A Guy Walks Into A Bar

We are in a series exploring the idea of a single payer healthcare system.  Click here to find the prior posts.

In the early days of email, before we figured out this was really a Satanic tool that could make us work all the time, its primary purpose was for forwarding jokes.  I know this because I got a lot of jokes sent to me about being from Arkansas, which I quickly edited and then forwarded to my friend from West Virginia. 

There is probably no more common a joke set up than ‘A guy walks into a bar…’  Maybe it is two guys, or three.  In a sign of ecumenical fellowship, priests and rabbis seemed to walk into bars often.

Well, I am sorry to disappoint you, but I don’t have a good joke for you today.  But, how about ‘an object lesson walked into the story?’  Nope, probably not as interesting, but none the less, right in the middle of our thinking about a single payer system, California floats a bill to move to a single payer system.  That’s convenient.

It is not that California is the first state of late to run single payer up the flag pole.  Vermont, of course, tried and failed in 2014.  My home state of Colorado had it on the ballot last year, where it was roundly defeated (Weed, yes.  BernieCare, no).

But California is…California.

With 39 million people, the state is more populous than Canada, so the idea of a single payer system there is an interesting thought experiment.

Already, almost half of the population in California is on Medicare (5.6M) or Medicaid (12.3M), so hey, they are halfway there.  Hold on to this fact for a second. Everyone else is either a surfer with no income of a tech gazillionaire, so neither would care too much about the inevitable tax increase to pay for it.

The California bill is estimated to cost $400 billion, which works out to about $10,000 a person, right in line with the US per capita average, so that seems about right.  Sponsors think about half of that would be covered by existing government spending, money from that really high 47% already on Medicare or Medicaid and ObamaCare subsidies.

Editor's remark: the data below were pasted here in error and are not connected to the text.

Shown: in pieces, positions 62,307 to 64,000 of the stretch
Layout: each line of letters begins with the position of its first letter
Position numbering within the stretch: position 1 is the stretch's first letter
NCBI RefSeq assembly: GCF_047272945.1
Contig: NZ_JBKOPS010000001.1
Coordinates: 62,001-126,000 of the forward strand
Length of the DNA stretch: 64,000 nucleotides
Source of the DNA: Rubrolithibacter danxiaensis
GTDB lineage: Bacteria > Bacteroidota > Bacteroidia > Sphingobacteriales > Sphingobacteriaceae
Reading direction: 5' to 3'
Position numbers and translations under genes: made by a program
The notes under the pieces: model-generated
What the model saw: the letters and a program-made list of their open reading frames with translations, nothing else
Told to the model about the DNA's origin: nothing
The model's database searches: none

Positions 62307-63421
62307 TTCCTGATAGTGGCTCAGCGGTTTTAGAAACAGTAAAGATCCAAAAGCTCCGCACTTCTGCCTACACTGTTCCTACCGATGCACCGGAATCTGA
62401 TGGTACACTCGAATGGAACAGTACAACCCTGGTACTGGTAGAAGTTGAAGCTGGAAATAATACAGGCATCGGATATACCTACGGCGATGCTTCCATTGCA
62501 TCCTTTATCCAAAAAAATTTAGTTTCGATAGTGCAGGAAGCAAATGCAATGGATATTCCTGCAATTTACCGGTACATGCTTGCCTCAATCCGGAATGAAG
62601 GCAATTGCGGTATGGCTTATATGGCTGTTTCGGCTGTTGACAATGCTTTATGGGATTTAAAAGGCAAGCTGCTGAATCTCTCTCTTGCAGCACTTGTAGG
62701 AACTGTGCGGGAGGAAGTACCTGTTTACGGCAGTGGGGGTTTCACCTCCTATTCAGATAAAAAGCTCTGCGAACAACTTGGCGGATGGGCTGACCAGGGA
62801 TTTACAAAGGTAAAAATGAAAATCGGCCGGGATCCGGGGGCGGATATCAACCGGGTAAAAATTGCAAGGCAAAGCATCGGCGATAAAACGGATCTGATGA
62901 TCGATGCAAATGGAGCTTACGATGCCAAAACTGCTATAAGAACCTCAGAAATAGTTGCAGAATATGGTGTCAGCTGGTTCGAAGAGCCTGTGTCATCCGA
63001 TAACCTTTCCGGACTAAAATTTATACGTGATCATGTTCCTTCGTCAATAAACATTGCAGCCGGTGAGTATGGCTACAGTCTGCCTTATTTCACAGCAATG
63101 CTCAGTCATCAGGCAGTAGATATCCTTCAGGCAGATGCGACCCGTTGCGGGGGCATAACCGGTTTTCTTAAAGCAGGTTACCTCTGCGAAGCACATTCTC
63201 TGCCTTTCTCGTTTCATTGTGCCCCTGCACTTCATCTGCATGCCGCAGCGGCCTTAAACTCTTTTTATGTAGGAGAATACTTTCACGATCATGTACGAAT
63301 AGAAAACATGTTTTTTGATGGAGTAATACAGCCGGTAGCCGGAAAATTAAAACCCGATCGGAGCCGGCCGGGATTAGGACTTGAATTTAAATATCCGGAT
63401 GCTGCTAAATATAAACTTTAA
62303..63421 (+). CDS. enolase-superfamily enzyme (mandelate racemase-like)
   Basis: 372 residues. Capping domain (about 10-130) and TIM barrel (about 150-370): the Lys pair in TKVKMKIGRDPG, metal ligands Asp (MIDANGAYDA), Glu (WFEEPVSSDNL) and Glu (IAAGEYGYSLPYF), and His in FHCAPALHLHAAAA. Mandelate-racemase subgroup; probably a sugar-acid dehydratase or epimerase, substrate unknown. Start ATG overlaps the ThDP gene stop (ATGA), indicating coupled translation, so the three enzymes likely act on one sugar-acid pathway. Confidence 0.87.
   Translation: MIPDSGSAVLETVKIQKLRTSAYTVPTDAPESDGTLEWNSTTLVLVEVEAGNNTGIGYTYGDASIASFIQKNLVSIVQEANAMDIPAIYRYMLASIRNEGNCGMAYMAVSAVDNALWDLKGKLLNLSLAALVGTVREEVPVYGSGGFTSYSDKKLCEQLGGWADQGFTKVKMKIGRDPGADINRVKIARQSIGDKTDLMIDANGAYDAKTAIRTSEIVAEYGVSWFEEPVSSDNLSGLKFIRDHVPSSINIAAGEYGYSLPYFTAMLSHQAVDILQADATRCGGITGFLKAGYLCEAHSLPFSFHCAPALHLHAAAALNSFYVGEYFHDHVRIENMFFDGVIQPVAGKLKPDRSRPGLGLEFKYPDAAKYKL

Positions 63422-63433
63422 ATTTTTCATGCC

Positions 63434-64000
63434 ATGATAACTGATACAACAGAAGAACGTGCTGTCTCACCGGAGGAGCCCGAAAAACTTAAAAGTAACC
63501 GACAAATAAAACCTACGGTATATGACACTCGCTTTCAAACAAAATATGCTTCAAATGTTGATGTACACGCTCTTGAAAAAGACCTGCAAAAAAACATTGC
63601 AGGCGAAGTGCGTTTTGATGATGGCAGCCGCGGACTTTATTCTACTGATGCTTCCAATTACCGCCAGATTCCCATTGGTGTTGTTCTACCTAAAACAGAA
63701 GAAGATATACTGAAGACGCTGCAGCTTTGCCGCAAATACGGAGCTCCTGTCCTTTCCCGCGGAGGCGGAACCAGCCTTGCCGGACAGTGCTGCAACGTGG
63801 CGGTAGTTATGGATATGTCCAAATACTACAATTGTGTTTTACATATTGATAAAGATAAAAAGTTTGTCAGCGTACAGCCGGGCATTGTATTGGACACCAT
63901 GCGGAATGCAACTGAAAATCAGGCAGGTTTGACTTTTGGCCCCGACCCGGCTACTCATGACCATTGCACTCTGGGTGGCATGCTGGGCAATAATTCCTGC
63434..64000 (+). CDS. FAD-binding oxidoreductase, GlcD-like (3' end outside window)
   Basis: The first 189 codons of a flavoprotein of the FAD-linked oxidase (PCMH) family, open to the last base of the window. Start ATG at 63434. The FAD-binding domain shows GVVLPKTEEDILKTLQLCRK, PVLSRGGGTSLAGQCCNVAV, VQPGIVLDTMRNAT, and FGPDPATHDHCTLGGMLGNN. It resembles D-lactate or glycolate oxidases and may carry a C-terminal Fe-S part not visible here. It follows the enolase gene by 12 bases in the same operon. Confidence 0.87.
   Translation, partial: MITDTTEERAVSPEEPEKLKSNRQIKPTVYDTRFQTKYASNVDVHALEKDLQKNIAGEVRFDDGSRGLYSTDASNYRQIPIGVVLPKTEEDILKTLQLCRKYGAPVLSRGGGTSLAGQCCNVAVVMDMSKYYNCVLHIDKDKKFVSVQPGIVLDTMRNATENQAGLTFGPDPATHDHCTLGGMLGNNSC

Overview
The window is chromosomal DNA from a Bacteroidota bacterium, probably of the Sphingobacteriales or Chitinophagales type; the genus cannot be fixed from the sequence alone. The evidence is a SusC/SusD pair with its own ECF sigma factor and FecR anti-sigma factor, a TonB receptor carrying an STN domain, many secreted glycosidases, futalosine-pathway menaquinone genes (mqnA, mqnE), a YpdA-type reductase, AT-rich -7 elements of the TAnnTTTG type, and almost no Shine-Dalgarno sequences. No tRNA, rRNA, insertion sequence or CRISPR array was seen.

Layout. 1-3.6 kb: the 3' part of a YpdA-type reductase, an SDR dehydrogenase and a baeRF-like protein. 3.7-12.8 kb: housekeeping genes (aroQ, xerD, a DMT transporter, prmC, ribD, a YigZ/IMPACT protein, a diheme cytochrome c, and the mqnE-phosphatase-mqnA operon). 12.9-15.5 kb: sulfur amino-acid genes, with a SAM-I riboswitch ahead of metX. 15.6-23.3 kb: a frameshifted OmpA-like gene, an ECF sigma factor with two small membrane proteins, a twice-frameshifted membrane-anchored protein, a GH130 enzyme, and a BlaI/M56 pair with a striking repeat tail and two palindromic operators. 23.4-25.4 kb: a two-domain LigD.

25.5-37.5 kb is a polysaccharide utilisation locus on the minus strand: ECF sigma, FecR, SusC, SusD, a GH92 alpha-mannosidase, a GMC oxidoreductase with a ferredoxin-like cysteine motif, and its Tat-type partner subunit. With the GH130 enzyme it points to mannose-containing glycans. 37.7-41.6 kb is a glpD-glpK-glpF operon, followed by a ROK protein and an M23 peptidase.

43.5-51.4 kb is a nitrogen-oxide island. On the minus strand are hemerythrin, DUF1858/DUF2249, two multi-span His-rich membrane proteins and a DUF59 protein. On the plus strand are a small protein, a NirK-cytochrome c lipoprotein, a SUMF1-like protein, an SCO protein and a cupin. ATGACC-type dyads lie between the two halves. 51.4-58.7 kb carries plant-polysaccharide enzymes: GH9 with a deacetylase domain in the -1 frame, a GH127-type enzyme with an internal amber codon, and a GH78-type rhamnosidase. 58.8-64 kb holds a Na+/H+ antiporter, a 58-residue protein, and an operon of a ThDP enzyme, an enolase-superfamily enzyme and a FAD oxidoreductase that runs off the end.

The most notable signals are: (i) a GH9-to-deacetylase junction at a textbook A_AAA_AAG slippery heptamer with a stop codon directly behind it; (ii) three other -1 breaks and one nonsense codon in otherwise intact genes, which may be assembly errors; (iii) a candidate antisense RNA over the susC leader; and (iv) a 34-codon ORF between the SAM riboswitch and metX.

But other half of the $400 billion would require new funding sources. For context, the entire budget for the state of California is about $125 billion.  If the gap were to be funded just by a payroll tax, it would require an additional 15% rate.  Last year’s Colorado bill called for a 10% payroll tax and 80% of the people said no, which means even a lot of Democrats didn’t like that idea much.  And this is for a state that already has an estimated total tax rate of about 9.5% percent.

For consumers, the plan is great – absolutely no out of pocket costs.  For providers, just expect Medicare rates across the board.

Even Democratic Governor Jerry Brown has expressed skepticism and a lot of cooperation would be required from the Trump administration, so this is likely not going further than the first barstool where the cowboy sat down next to a duck…


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Tim Coan, ALN’s CEO, writes an insightful and witty blog three times a week about a variety of topics relevant to independent physician practices.

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